Kate Alida Mullen reflects on her time spent at The Farm, saying that, "The notion and possibility of ‘re-quieting’ decimated or wounded Country and ecologies came alive to me during my stay - a pearl I carry forward in my research and life. This was seeded through experiencing firsthand the evolving confluence of agricultural, artistic and philosophical ideas that inform The Farm's sustainable ideologies and systems. On a separate note, I was reminded of how critical deep time and space is to my art and writing practices, as well as to my physical, mental and spiritual wellness. At the same time, the gold of genuine community and collaboration was also felt and appreciated in new ways. My brief time at The Farm saw a negotiation between these essential counterparts, and practice in the art of balancing the two.”
During her time in-residence, Mullen produced a series of photographic prints by converting The Stables studio into a makeshift camera obscura and dark room laboratory. Alongside this series, several additional multidisciplinary and experimental site-specific artworks were generated. These span drawing, video, sound, photography and performance, and formed solo exhibition, Its Sighs Become Yours, at The Farm in August 2022.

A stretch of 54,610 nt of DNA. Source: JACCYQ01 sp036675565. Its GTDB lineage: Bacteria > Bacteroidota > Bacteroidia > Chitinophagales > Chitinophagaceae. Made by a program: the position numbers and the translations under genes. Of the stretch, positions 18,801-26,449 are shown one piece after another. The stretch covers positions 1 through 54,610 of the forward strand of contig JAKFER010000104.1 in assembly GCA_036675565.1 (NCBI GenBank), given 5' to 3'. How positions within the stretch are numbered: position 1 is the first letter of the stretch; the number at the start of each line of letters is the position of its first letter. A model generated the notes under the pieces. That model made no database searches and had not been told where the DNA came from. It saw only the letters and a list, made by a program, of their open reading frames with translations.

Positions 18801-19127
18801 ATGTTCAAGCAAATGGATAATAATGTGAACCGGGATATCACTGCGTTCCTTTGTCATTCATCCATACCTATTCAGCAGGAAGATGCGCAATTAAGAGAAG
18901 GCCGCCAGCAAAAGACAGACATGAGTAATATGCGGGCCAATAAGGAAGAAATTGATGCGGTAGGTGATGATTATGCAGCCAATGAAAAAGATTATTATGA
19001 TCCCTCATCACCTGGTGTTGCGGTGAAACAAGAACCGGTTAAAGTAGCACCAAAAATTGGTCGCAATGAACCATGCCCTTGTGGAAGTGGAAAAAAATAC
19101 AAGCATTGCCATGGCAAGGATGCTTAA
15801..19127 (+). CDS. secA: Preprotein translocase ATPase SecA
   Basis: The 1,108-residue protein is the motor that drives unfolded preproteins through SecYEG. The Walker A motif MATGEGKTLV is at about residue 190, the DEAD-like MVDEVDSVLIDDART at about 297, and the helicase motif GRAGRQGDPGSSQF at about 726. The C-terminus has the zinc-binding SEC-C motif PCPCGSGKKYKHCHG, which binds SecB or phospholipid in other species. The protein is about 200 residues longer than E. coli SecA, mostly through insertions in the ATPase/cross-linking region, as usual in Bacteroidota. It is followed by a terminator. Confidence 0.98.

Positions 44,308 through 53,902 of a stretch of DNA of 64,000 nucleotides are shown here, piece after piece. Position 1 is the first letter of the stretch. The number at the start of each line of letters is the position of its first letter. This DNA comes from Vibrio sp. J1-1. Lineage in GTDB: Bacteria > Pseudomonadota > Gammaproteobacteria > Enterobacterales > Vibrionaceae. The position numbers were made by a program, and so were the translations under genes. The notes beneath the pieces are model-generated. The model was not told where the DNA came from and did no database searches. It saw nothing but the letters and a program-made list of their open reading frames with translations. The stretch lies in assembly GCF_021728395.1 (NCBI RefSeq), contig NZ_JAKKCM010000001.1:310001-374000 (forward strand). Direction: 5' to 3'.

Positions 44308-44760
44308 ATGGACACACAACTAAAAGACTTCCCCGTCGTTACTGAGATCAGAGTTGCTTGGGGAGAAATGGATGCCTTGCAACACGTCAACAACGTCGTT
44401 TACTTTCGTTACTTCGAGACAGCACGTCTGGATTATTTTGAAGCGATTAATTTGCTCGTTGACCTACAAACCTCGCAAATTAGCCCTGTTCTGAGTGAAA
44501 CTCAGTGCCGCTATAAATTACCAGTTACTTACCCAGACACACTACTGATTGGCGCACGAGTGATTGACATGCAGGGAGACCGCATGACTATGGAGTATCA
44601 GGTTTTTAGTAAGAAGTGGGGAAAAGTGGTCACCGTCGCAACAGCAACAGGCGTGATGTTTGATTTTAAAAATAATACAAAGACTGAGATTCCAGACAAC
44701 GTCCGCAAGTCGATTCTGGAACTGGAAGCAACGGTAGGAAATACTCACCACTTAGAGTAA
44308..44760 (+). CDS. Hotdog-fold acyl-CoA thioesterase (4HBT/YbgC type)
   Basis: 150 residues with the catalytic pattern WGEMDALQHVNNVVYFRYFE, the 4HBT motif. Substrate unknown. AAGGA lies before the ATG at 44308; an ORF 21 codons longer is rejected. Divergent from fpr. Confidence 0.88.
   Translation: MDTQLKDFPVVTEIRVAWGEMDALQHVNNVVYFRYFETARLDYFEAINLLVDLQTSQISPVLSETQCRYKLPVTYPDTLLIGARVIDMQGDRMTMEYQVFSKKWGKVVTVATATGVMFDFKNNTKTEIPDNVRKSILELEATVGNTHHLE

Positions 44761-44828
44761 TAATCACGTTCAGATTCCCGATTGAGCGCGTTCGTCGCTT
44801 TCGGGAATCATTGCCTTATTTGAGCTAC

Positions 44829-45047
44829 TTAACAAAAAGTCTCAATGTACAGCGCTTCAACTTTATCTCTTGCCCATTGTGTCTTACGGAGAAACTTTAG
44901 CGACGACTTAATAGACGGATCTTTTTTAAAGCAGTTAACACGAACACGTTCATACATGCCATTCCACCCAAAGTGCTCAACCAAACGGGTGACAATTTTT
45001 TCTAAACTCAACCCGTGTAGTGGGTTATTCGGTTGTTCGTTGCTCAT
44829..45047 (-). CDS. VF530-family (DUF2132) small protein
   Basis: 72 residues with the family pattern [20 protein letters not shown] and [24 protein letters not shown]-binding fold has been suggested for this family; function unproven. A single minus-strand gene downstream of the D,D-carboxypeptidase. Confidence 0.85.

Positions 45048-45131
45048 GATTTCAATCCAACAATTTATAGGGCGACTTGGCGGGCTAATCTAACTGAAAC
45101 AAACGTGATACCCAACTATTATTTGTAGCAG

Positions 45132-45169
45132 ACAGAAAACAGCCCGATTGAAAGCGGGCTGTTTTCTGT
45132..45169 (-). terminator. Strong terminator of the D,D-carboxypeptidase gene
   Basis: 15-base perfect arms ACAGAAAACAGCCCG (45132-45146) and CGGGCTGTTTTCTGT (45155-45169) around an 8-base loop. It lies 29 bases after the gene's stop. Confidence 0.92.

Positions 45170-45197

Early on, a series of daily ‘getting to know you’ exercises were introduced as small rituals to support and track my embodiment in and of place. These consisted of: drawing the sky each morning upon waking; walking the surrounding paddocks and forests; working with materials found in-situ, both man-made (old plywood, rusted artefacts, used drop sheets, etc.) and those foraged from the natural world (charcoal and ash from local bush fires, Marri sap, Balga resin, etc.). These exercises led to contemplations on the breath – both the breath of the human body and the collective breath of an ecology. Breathing offers a potent illustration of how, in a physiological sense, we become the places we breathe in.
Kate Alida Mullen is a West Australian-born artist, curator and writer currently undertaking doctoral research on deep listening practices as modes of navigating colonised space. In addition to ongoing art and curatorial practices, Mullen is engaged in arts-based consultancy work Australia-wide with arts organisations working in close partnership with communities, particularly remote Aboriginal communities. Underpinning Mullen’s diverse projects is an interest in the capacity of art to bring about embodied states of engagement with place and support natural healing processes.